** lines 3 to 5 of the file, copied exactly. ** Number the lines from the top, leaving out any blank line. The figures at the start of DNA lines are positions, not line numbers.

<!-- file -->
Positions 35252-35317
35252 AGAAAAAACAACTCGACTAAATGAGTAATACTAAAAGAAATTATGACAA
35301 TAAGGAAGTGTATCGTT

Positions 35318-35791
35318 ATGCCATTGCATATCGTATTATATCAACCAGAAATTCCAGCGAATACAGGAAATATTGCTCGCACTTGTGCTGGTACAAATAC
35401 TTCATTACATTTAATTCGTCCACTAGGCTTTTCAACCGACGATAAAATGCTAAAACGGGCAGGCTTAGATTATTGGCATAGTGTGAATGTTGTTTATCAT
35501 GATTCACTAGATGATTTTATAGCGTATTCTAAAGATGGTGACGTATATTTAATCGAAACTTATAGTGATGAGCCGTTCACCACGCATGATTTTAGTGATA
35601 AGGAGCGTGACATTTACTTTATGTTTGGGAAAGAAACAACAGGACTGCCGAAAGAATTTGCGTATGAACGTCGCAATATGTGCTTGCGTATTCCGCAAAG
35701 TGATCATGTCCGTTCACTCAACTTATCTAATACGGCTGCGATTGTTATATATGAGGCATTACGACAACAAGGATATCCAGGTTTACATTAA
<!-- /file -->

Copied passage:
35301 TAAGGAAGTGTATCGTT

Positions 35318-35791
35318 ATGCCATTGCATATCGTATTATATCAACCAGAAATTCCAGCGAATACAGGAAATATTGCTCGCACTTGTGCTGGTACAAATAC